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Best Of 2011 - 2012 (EnglandAshes)

ARTIST: Best Of 2011 (EnglandAshes)


Well what a year, a few surprises, lots of discoveries and the inevitable disappointments. Well the surprises and discoveries are well documented (more of a selection of short stories really) below in my picks. Yes as usual I have been writing some tall tales and strung these out into numerous paragraphs while the other more accomplished writers here can just use a few words and still get the message across better than I can. However there is a method to my madness because over the next 12 months I intend only too review items from my vinyl collection, so that means no new releases or anything say released since 1990 (just as I saying that the new Last Autumn's Dream arrives all the way from Sweden, blast!). Unless of course, cracks start to appear during the year and then maybe I will write under a suitable pseudonym, like 'wolvesarelosers','wolvesheadforthechampionship' or 'wolvescannothitabarndoor'. So this is why I am maybe over-elaborated or rather I like to think, enhanced my commentary. So I'm looking forward to many an evening locked away alone in my record room dusting off the old vinyl.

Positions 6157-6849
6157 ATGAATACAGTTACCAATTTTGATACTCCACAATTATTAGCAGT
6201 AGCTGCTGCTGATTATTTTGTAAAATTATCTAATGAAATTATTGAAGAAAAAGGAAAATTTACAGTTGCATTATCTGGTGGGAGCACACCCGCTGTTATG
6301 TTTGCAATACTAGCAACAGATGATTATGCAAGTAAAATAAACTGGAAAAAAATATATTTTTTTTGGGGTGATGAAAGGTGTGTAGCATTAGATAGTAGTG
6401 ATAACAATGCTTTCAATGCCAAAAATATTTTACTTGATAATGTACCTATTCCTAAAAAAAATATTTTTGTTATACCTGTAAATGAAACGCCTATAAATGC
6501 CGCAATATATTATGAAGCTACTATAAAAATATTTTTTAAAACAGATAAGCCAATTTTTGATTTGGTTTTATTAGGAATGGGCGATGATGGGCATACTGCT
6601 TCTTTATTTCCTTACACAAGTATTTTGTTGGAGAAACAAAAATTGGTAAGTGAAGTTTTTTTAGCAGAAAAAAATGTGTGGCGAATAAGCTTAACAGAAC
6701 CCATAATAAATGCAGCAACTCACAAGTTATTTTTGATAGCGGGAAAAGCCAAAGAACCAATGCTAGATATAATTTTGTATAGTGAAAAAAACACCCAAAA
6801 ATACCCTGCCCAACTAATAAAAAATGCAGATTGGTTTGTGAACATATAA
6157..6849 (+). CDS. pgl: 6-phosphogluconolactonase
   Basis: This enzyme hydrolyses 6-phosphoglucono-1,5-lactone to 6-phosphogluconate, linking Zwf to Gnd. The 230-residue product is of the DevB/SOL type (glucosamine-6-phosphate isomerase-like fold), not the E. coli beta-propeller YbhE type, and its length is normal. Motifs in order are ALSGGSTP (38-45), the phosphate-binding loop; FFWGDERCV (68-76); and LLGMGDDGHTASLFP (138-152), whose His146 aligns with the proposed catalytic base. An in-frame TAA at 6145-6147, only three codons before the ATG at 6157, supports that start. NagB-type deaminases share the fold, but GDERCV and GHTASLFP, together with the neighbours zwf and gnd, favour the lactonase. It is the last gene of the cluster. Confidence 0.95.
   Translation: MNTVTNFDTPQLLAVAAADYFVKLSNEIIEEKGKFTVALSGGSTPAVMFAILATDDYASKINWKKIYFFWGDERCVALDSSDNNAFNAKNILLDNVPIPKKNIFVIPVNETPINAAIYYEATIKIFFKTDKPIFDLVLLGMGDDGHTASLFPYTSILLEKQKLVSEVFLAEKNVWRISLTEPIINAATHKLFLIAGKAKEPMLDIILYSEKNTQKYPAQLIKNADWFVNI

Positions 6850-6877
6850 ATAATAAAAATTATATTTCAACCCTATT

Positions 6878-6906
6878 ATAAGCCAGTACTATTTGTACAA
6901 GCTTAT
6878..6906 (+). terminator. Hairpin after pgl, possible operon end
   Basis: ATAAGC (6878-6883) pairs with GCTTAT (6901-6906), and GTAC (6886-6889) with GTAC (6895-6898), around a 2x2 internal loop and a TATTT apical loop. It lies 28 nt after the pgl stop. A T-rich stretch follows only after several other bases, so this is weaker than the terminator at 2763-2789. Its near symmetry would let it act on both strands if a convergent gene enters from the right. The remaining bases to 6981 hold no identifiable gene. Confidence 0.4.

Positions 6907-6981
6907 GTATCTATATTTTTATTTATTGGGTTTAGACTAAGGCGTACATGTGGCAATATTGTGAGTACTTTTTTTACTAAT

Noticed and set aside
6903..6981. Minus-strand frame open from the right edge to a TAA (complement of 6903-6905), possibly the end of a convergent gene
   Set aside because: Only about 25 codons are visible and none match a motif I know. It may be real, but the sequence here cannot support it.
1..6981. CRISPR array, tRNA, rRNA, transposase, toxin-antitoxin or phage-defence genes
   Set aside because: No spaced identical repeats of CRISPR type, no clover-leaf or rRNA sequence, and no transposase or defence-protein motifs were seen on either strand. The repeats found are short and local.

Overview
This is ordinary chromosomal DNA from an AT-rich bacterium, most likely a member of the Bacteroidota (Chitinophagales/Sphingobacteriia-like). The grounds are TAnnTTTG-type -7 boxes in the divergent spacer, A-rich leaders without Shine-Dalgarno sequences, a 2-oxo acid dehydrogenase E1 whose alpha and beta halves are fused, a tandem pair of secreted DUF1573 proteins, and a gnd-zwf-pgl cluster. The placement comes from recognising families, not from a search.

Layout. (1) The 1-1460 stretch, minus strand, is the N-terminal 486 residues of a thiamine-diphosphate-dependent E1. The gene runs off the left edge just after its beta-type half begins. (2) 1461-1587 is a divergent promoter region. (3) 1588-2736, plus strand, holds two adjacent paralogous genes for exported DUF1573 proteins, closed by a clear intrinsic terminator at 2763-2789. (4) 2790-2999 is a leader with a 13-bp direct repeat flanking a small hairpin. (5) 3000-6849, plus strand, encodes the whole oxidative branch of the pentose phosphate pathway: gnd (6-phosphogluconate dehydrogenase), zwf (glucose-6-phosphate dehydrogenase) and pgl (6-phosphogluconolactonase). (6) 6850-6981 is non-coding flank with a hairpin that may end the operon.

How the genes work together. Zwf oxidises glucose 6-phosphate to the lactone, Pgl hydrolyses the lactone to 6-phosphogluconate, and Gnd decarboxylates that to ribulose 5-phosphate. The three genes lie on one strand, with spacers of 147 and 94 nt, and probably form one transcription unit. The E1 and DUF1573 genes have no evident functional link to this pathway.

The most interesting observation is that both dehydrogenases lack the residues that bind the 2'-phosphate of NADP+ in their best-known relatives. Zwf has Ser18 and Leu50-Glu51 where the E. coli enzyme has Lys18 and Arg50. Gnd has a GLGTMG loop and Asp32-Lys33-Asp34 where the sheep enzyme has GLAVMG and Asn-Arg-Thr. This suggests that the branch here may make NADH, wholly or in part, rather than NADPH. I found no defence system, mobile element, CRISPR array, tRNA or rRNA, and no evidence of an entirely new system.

As usual I'm just going to touch upon the state of the music retail. I am prepared to predict that HMV will drastically start reducing their number of stores during the year, because at the moment it is just not working. On the plus side in the UK at least, there seems a surprising growth of new independent record shops, specialising in old vinyl and avoiding the need to sell all the goodies on line. However the growth of the new vinyl market amazes me and those who trumpet this success should be aware that however much you tart up the package, I am still not ready to part with 20 for a bit of nostalgia when the equivalent cd can be purchase at Amazon for 7.99.

On a quick personal note I intend to reach my 100th article during the year, something the England Cricket Team as a whole seem to be out of reach at the moment, let alone as individual batsmen.

So let's look at some near misses, disappointments and somewhat controversial view on some incredible new melodic rock releases during the year (remember only my view to meet my listening requirements). Well the big disappointments centre on my love of somewhat extreme metal bands and one of which can safety stand outside that criteria now, Opeth.